How COVID-19 Made Sex Trafficking In Latin America Much Worse

November 10, 2020

The trafficking of women in Latin America has increased with the Covid-19 pandemic, according to church activists who support the victims of sexual and labor exploitation in the region. Perpetrators have also changed how they lure and abuse young women, mainly by using digital devices.

“The economic crisis left many women without any income. Poverty, confinement and amplified violence generated a situation of more vulnerability for them,” said Carmen Ugarte García, an oblate sister and coordinator of Red Rahamim, a Mexican network of religious people who support victims and work on prevention.

Sister Ugarte’s movement is part of the Rome-based Talitha Kum, a network of initiatives led by women religious congregations against human trafficking. On July 30, the World Day Against Trafficking, several of the Latin American Talitha Kum members reported an escalation in activity, Sister Ugarte told America.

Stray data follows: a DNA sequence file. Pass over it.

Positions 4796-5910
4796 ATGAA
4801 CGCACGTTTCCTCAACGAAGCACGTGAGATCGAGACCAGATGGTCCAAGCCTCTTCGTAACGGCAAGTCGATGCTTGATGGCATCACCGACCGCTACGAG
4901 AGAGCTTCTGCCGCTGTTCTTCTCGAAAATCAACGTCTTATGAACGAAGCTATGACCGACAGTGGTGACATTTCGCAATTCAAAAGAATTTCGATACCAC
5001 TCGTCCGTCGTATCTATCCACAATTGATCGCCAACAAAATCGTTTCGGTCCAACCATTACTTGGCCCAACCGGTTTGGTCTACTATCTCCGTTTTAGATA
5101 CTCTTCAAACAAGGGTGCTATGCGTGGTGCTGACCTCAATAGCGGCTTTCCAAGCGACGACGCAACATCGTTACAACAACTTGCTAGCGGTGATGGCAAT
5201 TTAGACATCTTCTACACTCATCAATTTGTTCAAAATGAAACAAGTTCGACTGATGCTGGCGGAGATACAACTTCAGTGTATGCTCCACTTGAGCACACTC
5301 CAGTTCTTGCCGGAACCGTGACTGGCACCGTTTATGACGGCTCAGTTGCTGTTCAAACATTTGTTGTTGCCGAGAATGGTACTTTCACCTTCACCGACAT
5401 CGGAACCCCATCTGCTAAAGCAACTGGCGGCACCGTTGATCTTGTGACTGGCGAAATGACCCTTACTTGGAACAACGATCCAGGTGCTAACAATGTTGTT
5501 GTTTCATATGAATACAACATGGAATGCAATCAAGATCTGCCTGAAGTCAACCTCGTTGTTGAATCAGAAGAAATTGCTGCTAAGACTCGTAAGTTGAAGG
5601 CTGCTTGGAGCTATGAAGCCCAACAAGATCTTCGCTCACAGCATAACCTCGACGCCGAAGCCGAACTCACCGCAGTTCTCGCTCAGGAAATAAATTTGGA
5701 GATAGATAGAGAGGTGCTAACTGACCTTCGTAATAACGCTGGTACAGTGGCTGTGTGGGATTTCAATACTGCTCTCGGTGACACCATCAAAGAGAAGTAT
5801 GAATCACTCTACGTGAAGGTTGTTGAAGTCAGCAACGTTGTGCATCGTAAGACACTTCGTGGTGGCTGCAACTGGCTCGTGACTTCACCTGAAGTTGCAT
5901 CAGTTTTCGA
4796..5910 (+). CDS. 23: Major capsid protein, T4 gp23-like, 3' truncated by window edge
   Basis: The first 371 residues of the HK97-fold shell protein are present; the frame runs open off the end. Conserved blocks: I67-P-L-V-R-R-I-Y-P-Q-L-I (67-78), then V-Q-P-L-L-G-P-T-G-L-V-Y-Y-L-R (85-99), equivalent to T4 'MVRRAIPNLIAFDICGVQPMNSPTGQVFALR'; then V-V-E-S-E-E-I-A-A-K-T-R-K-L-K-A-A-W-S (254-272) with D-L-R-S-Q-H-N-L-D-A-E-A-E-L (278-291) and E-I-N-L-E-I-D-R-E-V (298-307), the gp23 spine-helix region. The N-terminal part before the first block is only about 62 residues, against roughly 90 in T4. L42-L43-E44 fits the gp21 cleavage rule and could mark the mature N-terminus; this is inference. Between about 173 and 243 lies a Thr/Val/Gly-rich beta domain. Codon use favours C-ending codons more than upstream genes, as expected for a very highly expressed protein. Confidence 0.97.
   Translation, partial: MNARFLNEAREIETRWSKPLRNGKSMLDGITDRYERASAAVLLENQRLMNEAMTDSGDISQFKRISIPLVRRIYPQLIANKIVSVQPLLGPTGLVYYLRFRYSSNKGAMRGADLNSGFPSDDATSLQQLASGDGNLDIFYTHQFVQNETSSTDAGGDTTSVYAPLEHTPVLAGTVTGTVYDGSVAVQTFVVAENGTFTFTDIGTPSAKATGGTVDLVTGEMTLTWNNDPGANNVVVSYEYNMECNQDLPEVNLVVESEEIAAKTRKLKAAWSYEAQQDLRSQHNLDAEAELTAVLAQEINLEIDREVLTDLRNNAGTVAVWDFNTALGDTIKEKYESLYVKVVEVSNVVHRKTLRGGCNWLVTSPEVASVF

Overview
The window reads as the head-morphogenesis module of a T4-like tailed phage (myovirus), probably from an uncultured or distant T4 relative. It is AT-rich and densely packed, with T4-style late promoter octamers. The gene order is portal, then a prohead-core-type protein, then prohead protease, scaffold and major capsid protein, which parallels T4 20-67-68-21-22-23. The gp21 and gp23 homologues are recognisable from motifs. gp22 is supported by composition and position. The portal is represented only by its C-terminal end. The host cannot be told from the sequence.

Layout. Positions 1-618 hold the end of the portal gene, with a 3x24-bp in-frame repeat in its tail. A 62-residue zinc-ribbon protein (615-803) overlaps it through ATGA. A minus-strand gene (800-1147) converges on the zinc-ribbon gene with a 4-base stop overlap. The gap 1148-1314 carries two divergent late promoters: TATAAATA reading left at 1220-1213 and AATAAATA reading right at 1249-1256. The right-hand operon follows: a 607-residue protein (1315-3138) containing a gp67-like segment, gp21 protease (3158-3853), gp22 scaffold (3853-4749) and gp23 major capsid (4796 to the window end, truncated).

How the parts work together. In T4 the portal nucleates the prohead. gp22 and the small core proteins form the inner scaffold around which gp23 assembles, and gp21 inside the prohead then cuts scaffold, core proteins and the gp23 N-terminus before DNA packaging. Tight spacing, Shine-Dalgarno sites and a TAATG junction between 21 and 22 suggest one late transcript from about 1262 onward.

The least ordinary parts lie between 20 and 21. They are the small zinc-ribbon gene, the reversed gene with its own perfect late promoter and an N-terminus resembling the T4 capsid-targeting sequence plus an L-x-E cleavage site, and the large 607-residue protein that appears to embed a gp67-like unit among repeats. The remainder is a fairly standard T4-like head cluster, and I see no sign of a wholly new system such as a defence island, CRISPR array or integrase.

“Reporting [it] has always been something hard and scary for those women. Now it’s even more difficult, given that throughout the continent the police and the courts are much more inaccessible, with the imposition of social distancing measures,” she said.

Traffickers transport women from Central and South America through Mexico, Sister Ugarte said. Even though travel through Latin America is now restricted because of the pandemic, traffickers continue to victimize migrants and refugees. Within Mexico’s borders, young women have been abused in several ways.

“Many women are homeless, so they have to prostitute themselves to pay the rent. Others are forced by their own husbands to do so—something that has increased during the Covid-19 crisis,” she said.

At the beginning of the pandemic, with hotels shut down, trafficked women were forced to meet with men on the street or in their own homes. In Mexican coastal tourist destinations, Sister Urgarte reported, there has been a sharp climb in violence against women. At the same time, the confinement brought about by the pandemic boosted digital forms of recruiting and abusing teenagers and young women.

To read the full story by Eduardo Campos Lima on America: Click Here

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